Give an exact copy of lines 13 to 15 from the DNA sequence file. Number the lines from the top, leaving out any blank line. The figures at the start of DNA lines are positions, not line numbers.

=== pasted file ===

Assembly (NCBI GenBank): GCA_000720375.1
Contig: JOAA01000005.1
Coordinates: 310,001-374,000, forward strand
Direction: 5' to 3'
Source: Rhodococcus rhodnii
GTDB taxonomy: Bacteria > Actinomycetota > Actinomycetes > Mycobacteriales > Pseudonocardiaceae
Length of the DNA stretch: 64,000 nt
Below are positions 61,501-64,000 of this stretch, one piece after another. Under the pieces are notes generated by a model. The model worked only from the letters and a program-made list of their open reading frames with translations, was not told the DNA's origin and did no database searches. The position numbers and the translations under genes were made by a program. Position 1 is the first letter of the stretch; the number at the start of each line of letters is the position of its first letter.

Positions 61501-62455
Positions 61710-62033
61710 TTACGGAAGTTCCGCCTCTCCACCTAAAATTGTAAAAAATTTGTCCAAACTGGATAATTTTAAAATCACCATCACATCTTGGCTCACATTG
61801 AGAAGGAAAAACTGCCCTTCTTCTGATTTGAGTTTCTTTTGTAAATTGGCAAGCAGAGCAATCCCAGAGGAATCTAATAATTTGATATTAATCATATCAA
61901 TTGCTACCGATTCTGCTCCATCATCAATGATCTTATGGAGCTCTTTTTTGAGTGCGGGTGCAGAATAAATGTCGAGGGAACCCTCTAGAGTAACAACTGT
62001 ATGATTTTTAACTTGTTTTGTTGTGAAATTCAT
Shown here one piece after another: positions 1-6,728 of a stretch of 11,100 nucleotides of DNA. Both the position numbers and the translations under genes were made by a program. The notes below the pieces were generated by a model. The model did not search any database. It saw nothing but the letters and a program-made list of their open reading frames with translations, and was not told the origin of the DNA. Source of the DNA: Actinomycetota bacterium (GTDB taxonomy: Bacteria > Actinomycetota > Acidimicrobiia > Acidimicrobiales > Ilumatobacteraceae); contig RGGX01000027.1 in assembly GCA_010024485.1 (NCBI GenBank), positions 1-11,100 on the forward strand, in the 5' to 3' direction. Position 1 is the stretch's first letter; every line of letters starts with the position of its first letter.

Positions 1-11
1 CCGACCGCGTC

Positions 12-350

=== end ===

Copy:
61901 TTGCTACCGATTCTGCTCCATCATCAATGATCTTATGGAGCTCTTTTTTGAGTGCGGGTGCAGAATAAATGTCGAGGGAACCCTCTAGAGTAACAACTGT
62001 ATGATTTTTAACTTGTTTTGTTGTGAAATTCAT
Shown here one piece after another: positions 1-6,728 of a stretch of 11,100 nucleotides of DNA. Both the position numbers and the translations under genes were made by a program. The notes below the pieces were generated by a model. The model did not search any database. It saw nothing but the letters and a program-made list of their open reading frames with translations, and was not told the origin of the DNA. Source of the DNA: Actinomycetota bacterium (GTDB taxonomy: Bacteria > Actinomycetota > Acidimicrobiia > Acidimicrobiales > Ilumatobacteraceae); contig RGGX01000027.1 in assembly GCA_010024485.1 (NCBI GenBank), positions 1-11,100 on the forward strand, in the 5' to 3' direction. Position 1 is the stretch's first letter; every line of letters starts with the position of its first letter.